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SOUTH CAROLINA LIVING  |   APRIL 2016  |  SCLIVING.COOP

KAREN HERMANN

Fill a large stockpot half full with water. With the pot over medium-high heat, add seasonings, lemon and garlic cloves to the water. Bring to a boil. Reduce to medium; add the potatoes and corn, and cook for 10 minutes. Add the sausage, and cook an additional 10 minutes. Add crab legs and shrimp, and cook until the seafood turns pink, about 3–5 minutes. Drain and serve.


SHRIMP PILAU SERVES 6–8

In a Dutch oven or deep, heavy skillet, over medium-high heat, saute bacon until crispy. Remove with a slotted spoon, and set aside. Reduce temperature to medium. To the same pot, add onion, and saute until soft. Add garlic, and saute another minute. Add tomatoes and rice, and stir until all ingredients are combined. Add stock, red pepper flakes and salt. Stir, and bring to a low boil. Reduce temperature to simmer; cover and let cook until almost all liquid is evaporated, about 25–30 minutes. Add okra, and cook 5 minutes. Stir in bacon bits. Add shrimp, and cook until pink, about 3 minutes. Stir mixture, then transfer to a serving bowl. Garnish with chopped parsley.

WILLIAM P. EDWARDS

5–6 slices of thick-cut bacon, cut crosswise into ½-inch pieces 1 Vidalia onion, chopped 1 garlic clove, minced 1 14.5-ounce can fire-roasted, diced tomatoes 2 cups rice, uncooked 3 cups vegetable stock (or water) ¼ teaspoon crushed red pepper flakes Kosher salt, to taste 1 cup okra, trimmed and cut into ½-inch pieces 1 pound shrimp, peeled and deveined, tails removed Parsley, chopped, for garnish

SALMON CROQUETTES MAKES 8

WILLIAM P. EDWARDS

1 pound cooked salmon, flaked (or 1 15-ounce can of salmon)* ¾ cup chopped green onions 1 large garlic clove, minced ½ cup chopped parsley 1 slice plain bread, cut or torn into pieces 1 large egg, slightly beaten Freshly ground black pepper ¼ teaspoon Worcestershire sauce 1 cup seasoned breadcrumbs (more, if needed) ½ teaspoon crushed red pepper flakes Canola oil for frying Lemon wedges for garnish

Never prepped fresh shrimp? Let Chef Belinda take the mystery out of peeling and deveining the little critters at

SCLiving.coop/food/chefbelinda

In a large bowl, combine salmon, onion, garlic, parsley, bread, egg, pepper and Worcestershire sauce. In a medium bowl, combine breadcrumbs and crushed red pepper flakes. Form the salmon mixture into 8 patties. Press each patty into breadcrumbs on each side, covering completely. Set aside on a plate covered with parchment or waxed paper. If you will not be cooking immediately, store patties in refrigerator. In a large skillet over medium heat, heat about half-inch of canola oil. Fry patties until brown, about 2–3 minutes on each side. Drain on a paper-towel-lined platter. Serve with fresh lemon wedges or your favorite seafood sauce. * This recipe also works well with crabmeat. SCLIVING.COOP   | APRIL 2016   |  SOUTH CAROLINA LIVING

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SCGardener

BY S. CORY TANNER

Cory’s favorite hot peppers

Turning up the heat peppers, have home gardeners fired up. They’ve attracted a strong cult following, including quite a few gardeners—mostly men—who grow hot peppers exclusively. Maybe it’s the gardening version of stock car racing—add a little danger, and guys can’t resist. And the race for heat is on like never before. A South Carolina pepper breeder, “Smokin’ Ed” Currie of PuckerButt ­Pepper Company in Fort Mill, is responsible for the pepper currently ranked hottest in the world, according to ­Guinness World Records. Appropriately named Carolina Reaper, it has a searingly high rating of 1,569,300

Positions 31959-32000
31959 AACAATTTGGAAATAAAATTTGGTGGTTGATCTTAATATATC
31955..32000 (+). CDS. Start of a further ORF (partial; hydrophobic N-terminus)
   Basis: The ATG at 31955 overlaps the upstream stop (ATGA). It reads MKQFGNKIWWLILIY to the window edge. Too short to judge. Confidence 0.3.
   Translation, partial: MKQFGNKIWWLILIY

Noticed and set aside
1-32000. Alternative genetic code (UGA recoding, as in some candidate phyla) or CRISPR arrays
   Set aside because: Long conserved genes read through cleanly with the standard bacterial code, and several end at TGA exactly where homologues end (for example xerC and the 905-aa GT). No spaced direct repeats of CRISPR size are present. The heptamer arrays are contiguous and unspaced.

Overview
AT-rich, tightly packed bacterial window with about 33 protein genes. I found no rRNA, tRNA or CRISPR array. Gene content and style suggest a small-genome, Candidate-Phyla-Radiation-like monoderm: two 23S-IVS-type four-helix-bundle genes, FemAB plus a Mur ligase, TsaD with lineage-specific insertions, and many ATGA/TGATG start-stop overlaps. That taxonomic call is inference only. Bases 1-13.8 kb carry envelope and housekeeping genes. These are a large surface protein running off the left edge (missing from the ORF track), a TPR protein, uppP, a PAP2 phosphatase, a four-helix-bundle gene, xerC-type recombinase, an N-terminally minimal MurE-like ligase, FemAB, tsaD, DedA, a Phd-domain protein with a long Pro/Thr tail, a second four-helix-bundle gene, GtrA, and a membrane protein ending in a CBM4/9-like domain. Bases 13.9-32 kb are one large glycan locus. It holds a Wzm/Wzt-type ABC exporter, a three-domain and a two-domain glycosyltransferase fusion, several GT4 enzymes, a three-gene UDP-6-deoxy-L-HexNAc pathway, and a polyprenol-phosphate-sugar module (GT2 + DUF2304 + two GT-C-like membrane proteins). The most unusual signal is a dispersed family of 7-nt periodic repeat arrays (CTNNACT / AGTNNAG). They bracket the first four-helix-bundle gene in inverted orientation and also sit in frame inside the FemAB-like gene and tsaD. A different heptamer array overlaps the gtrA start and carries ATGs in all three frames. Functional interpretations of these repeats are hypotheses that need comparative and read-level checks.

Poblano (ancho) for drying and stuffing as chile rellenos

SCT

Jalapeno for fresh eating and pickling

USDA

SOUTH CAROLINA LIVING  |   APRIL 2016  |  SCLIVING.COOP

Charleston Hot cayenne for fresh eating, drying and pickling

SCT

BARBARA SMITH/CLEMSON EXTENSION

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­ coville heat units, about 300 times S hotter than a jalapeno. The Scoville scale indicates how much agony a ­pepper is likely to inflict when eaten. The variety of hot peppers available to home gardeners includes heirlooms, tried-and-true hybrids and exotic newcomers. Most people are familiar with jalapenos, cayennes and banana peppers, but more exotic types are increasingly common, such as poblanos, serranos, habaneros, and bhut jolokia (the infamous ghost pepper). You can find most pepper seed through a typical vegetable seed supplier, but for rare, unusual and stupidly hot varieties, try a specialty ­pepper-seed company. In the garden, there’s not much ­difference between growing hot or sweet peppers. Most are perfectly suited to the state’s climate and abundant sunshine. Common varieties should be available as transplants at your local garden center. Look for stout plants that aren’t too big. A 4- to 6-inch plant is preferable to larger ones. Avoid the temptation to buy plants with open flowers or fruit on them, because they’ll be especially slow to establish and grow. For rarer varieties, you can start seeds indoors six to eight weeks before your desired planting date. Pepper seed can be slow to germinate, particularly in cool soil, so be patient, and provide plenty of light once seedlings emerge. Set out plants once the soil has warmed; they’ll languish in cold soil. Piedmont gardeners should wait